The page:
As defined by the AAPC, clinical coding is the transformation of healthcare diagnoses, procedures, medical services, and equipment into universal medical alphanumeric codes. Software types commonly used in a clinical coding context include Computer Assisted Coding (CAC) and Natural Language Processing (NLP), which are technologies used to scan a provider’s clinical note and recommend codes based on what was documented.
The other approach is administrative coding. Administrative coding deals with the administrative accuracy of claims. This involves ensuring claims meet a payer’s specific requirements.
One of the most common and widely used types of administrative medical coding software is a claim scrubber. Claim scrubbers help ensure the correct ICD-10 and CPT codes are included on a claim, among other administrative payer requirements. Traditional claim scrubbers work on the back end of the billing process. This means that claim data review takes place after a claim is created in the RCM system but before going to the payer. If the claim scrubber detects an error, a task is typically created for a biller or coder to work within the RCM tasking system. The coder or biller then has to make the correction and repost it into the RCM system.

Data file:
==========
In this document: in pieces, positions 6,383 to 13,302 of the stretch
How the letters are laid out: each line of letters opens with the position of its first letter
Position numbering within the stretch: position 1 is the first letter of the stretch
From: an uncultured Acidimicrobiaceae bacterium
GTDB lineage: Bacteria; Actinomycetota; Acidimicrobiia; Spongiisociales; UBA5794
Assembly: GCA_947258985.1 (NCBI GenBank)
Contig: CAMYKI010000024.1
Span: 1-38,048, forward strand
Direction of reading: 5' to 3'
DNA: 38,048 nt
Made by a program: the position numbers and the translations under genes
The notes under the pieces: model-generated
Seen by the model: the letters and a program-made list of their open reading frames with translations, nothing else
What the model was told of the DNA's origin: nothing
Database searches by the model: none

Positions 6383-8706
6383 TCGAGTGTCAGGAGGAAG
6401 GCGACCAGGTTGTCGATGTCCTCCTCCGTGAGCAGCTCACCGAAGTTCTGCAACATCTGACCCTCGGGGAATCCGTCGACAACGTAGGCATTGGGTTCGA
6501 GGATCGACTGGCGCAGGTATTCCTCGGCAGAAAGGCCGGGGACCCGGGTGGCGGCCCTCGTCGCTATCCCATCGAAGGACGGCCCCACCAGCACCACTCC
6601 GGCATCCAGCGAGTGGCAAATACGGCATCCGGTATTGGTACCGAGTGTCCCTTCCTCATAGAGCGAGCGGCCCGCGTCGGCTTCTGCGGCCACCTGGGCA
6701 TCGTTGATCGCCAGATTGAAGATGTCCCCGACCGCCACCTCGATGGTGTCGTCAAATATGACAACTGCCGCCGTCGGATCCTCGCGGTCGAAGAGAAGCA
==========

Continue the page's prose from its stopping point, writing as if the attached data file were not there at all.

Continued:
Conversely, charge scrubbers work on the front-end of the process—before the claim goes out. Since charge scrubbers review charges before they enter the RCM system, they’re a better area in which to leverage AI. If an error is identified by the AI software, it is flagged so that a coder or biller can make the corrections before a claim is created. In this model, the scrubbed charges enter the RCM system accurately and are ready to be submitted as a claim.
By automatically reviewing all claims with software instead of manually reviewing each claim individually, teams can catch more errors in less time. Not only does this decrease denials right off the bat, it also allows organizations to gather data about their common denial causes and proactively approach problem areas. Groups who proactively identify these frequently occurring errors and tackle them before claims go into the payer can drastically reduce claim denials in the long run.